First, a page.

Vol. 39 No. 2, March 1986, pp. 37-44 [Also in Royal Patrons and Great Temple Art edited by Vidya Dehejia; Vol. 39 No. 2, March 1988; ISBN: 81-85026-02-5, pp. 77-84]
The construction of stone temples dedicated to yoginis was an enterprise that must have involved considerable expenditure, and one which was frequently the result of royal patronage. Yogini temples are circular enclosures with no roof and no hidden sanctum sanctorum. The entire phenomenon of yogini worship and the construction of temples dedicated to this group of goddesses has its roots outside the fold of orthodox Brahmanical worship. The yoginis, worshipped collectively in groups of generally 64 but occasionally also of 81and 42, are part of a tantric tradition. Worship of the group of 81 yoginis appears to have been the special prerogative of royalty. The Bheraghat yogini temple is the largest among the Yogini temples and has an open spacious circle. Along the inner face of the wall are 81 niches separated by pilasters; placed upon a lofty pedestal within each niche is the image of a yogini. There seems little doubt that Bheraghat's yogini temple was a royal chapel, built probably by Yuvaraja II who ruled the Kalachuri empire in the last quarter of the 10th century.
Lord of Kalanjara and his Shrine of the Emerald Linga: Eleventh-century Khajuraho
Desai, Devangana
Vol. 39 No. 2, March 1986, pp. 45-60 [Also in Royal Patrons and Great Temple Art edited by Vidya Dehejia; Vol. 39 No. 2, March 1988; ISBN: 81-85026-02-5, pp. 85-100]
The town of Khajuraho witnessed the extensive building of temples, lakes, and gardens by the Chandela royal family, their chiefs, and merchants in the period from 900 to 1150. Tradition records the existence of 85 temples, of which only 25 have survived. The mighty Chandela king Dhangadeva, who ruled at Khajuraho between 950 and 1002, built the magnificent Vishvanatha temple in the western area of the town. An inscription states that Dhangadeva dedicated two lingas to the temple, one of emerald and a second of stone. This article explores the reign of Dhangadeva and his role as a patron of the arts. It also discusses the role of artists and poets during Dhangadeva's rule. The main features of the Vishvanatha temple are described including its architecture, structure, and plan, as well as the sculptures and their themes, various sects that worshipped at the temple, and the epics associated with the temple.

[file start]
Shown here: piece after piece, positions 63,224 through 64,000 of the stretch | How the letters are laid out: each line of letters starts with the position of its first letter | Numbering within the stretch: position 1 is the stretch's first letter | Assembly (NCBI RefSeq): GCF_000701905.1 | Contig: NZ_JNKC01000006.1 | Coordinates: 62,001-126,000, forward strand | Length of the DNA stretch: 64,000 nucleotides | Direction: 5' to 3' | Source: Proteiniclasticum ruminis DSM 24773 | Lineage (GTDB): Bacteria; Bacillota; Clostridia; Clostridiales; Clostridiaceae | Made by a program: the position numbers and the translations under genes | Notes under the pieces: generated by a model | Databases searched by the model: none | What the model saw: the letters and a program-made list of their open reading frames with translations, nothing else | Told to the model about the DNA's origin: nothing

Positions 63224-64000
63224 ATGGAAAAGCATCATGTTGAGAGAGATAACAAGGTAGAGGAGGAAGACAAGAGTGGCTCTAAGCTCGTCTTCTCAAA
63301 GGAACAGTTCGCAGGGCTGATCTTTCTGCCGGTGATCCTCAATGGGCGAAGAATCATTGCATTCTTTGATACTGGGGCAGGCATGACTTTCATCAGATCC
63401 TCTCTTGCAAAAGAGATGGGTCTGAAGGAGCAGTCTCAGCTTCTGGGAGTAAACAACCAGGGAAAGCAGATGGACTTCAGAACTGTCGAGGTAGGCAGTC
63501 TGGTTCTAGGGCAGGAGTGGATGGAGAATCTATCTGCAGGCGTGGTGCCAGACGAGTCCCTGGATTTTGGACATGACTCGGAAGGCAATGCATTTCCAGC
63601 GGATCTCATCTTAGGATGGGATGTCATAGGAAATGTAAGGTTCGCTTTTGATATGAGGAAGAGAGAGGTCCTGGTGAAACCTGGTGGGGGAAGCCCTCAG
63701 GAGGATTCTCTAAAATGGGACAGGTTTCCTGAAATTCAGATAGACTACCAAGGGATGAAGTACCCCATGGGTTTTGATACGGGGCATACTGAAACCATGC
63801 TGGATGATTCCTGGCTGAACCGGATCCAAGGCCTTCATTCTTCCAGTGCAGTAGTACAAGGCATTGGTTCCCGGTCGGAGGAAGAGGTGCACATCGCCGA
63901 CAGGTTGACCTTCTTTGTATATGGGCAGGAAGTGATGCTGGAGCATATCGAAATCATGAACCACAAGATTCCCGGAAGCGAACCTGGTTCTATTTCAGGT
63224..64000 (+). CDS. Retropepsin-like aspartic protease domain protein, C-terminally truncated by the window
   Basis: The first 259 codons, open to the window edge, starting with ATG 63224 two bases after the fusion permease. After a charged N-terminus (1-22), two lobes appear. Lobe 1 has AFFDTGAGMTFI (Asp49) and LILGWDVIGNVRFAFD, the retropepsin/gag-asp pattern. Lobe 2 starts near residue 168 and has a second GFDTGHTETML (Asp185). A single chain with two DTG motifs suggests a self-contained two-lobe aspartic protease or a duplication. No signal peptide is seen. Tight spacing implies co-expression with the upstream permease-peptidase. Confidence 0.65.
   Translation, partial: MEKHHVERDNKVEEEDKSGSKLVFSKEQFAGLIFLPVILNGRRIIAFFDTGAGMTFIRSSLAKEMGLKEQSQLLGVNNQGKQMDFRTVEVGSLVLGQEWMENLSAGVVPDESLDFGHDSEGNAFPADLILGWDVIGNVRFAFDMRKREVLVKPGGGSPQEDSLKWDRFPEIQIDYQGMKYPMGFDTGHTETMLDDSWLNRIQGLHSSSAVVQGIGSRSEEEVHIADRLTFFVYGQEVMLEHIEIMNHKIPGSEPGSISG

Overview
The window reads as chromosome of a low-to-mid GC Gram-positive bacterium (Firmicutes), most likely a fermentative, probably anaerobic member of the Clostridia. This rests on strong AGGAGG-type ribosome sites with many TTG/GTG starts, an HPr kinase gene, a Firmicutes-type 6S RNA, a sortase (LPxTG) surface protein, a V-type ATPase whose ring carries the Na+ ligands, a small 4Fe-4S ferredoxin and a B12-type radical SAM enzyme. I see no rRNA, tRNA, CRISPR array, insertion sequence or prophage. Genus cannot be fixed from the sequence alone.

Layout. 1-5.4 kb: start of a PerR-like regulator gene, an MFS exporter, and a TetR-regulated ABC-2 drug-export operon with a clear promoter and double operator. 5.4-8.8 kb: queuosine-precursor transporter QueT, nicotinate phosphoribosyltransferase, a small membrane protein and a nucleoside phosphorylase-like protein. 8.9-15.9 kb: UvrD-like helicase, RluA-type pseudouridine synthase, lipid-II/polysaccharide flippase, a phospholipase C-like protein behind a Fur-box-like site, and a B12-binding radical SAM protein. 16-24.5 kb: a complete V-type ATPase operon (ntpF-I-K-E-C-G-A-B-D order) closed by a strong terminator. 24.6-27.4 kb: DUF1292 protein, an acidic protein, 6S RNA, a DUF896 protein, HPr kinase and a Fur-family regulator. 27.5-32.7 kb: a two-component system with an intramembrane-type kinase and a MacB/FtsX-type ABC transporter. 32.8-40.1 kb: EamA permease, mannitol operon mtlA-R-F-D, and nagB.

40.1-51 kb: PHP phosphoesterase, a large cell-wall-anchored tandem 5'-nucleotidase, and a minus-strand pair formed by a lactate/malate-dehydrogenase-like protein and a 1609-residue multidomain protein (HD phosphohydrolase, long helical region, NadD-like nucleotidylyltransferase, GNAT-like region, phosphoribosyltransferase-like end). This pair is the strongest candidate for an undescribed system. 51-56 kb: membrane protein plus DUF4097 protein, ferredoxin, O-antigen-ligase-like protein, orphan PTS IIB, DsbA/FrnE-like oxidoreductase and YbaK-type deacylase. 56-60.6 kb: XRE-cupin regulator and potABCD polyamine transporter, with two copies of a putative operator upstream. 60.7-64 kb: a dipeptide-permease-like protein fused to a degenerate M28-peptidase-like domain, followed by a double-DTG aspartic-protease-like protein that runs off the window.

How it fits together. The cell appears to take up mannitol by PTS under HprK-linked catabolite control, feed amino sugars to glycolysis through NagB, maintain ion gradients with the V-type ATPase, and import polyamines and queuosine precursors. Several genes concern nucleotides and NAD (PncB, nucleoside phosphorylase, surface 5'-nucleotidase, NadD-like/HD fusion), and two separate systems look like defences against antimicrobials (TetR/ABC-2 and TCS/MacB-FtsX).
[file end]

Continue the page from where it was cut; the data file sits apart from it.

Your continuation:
Scholar-emperor and a Funerary Temple: Eleventh-century Bhojpur
Mankodi, Kirit
Vol. 39 No. 2, March 1986, pp. 61-72 [Also in Royal Patrons and Great Temple Art edited by Vidya Dehejia; Vol. 39 No. 2, March 1988; ISBN: 81-85026-02-5, pp. 101-112]

A gigantic Shiva temple stands in forlorn grandeur at the site of Bhojpur some 18 miles southeast of Bhopal. Unprepossessing except for its staggering size, it was never completely built. The temple is ascribed to the Paramara emperor Bhoja who also founded the town of Bhojpur. Bhoja is famous for his lavish patronage of art and literature; while many literary works have survived, the temples and sculptures which he patronized during his long reign of 50 years, have not and the Shiva temple of Bhojpur is the only shrine that can definitely be attributed to him. Since the temple was abandoned before it was completed, much evidence remains at the site which enables one to understand the mechanics of temple construction. There is also the possibility that the Bhojpur temple was not a temple in the usual sense of that word, but rather a funerary monument. The article further discusses Bhoja as a royal patron, the Bhojpur temple and the surroundings of the temple, and lastly examines whether it was, in fact, a memorial shrine.

Notes: A Rare Icon of Padmavati dated A.D. 1636; Woodcarving in Bassein
Kumar, Lalit and Albuquerque, Teresa
Vol. 39 No. 2, March 1986, pp. 73-77

The Lalbhai Dalpatbhai Museum, Ahmadabad, recently acquired an iconographically important brass image of Padmavati, carved in a somewhat crude, folk style. The image has two inscriptions in Devanagari. A description of the image and its importance in the Jain religion is discussed in this note. The section also includes an overview of the woodcarving tradition near Bassein.

Book Review
Vol. 39 No. 2, March 1986, p. 78

Life in Ancient India by M.P. Singh reviewed by R.N. Misra.